When the temperature increases, an enjoyably challenging hike can quickly turn into a tiresome trudge, especially if you’re not prepared for the heat. Knowing how your body reacts to such rises in temperatures, and planning ahead for it, will help prevent discomfort, fatigue, and dehydration before they set in. Keep reading for a few tips on how you can spend more time enjoying the trail and less time resting and bumming water off your well-prepared friends.
Many people drink only when they’re thirsty on a hike. This is one of the quickest ways to become dehydrated. While this will feel helpful, it actually only refreshes your immediate thirst, and will not replace vital fluids that are lost on long, humid days. The rule of thumb, when it comes to packing water, generally advises that you pack between 2 and 6 liters of water per person, per day, or at least 1 to 1 ½ liters an hour. Furthermore, it’s important to understand that water alone won’t do the trick. This is where replenishing electrolytes by consuming the right amounts of sodium and potassium is vital. To satisfy your body’s need for such nutrients, try to ingest at least 150 mg of sodium and 50 mg potassium each hour. Do not drink carbonated drinks to rehydrate, as they contain far too much sugar and not nearly enough salt to do the job.
It’s been a long day and you haven’t really paid much attention to how much you’ve had to drink. Now you’re starting to feel dizzy or weak, or any number of things as a result. If you are experiencing slight confusion, rapid pulse, weakness, nausea, or a headache, then odds are you have heat exhaustion, and need to rest and drink a significant amount of liquid and find some salty foods to replenish your electrolytes. Other, minor but equally uncomfortable symptoms can occur as a result of the heat, such as sharp pains in your legs and stomach. These are known as heat cramps, which are a result of a sudden decrease in your salt levels. Massaging the affected areas and increasing your salt intake will help. If your symptoms include severe confusion, vomiting, shortness of breath, or a red rash on your chest, then there’s a strong chance you’re suffering from heat stroke and you should seek immediate medical aid.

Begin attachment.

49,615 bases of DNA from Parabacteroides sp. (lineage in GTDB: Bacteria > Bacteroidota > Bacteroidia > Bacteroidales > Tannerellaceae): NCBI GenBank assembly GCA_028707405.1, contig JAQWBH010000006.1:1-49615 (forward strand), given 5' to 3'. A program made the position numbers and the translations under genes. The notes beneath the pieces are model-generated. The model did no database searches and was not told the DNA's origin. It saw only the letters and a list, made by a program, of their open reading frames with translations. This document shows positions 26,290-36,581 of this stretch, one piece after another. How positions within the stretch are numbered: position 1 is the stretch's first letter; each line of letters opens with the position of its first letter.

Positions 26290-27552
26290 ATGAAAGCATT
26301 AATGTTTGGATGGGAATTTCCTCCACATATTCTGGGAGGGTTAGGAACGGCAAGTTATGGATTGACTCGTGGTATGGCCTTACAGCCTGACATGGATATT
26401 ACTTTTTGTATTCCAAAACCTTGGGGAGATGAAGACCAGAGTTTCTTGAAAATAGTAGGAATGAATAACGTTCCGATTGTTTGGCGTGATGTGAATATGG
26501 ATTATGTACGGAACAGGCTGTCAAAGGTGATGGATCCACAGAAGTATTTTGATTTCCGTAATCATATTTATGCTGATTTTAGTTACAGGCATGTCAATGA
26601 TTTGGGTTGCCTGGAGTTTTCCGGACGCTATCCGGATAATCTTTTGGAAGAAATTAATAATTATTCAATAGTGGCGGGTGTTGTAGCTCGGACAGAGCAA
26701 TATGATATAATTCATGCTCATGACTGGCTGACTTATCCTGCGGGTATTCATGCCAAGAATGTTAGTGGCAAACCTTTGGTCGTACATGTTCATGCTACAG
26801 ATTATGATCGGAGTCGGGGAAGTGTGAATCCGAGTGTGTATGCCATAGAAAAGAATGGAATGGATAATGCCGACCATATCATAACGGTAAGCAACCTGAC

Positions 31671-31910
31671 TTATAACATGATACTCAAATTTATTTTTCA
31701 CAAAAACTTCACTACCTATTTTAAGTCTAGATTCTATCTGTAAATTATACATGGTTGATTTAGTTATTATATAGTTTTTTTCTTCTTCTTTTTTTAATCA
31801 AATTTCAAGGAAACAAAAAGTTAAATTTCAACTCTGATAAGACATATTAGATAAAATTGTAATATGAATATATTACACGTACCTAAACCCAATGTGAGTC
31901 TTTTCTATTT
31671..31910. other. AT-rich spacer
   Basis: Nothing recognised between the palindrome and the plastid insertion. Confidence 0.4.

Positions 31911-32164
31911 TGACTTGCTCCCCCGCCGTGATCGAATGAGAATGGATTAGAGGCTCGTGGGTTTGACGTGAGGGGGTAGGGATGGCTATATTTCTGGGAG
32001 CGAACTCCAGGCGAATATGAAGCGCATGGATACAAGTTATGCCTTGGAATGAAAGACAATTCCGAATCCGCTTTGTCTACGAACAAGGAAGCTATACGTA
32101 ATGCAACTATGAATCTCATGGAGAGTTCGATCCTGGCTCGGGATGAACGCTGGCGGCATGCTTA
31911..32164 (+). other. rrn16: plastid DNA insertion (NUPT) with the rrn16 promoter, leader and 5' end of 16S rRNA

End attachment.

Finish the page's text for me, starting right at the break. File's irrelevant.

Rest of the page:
Sometimes it can be difficult to carry as much water as is required for your trip’s length. This is where it might be a good idea to look into filters and purifiers. I always have water purification tablets on me when I hike, just in case of an emergency. Also, portable purifiying systems, such as the Katadyn Vario or the Sawyer 3-Way Inline filters are great gadgets to have with you. Many filters available today remove harmful particles of 0.1 microns in size.
The best way to battle heat stroke or dehydration is to simply prepare yourself for the worst and drink often while hiking, even if you’re not thirsty. In extreme heat, it doesn’t take long for your body to react and the results of this can mean disaster if you don’t stay mindful of both the heat and your hydration levels. If you’re able to, pack more water than you need, and look out for each other on the trail. After all, that’s what friends are for.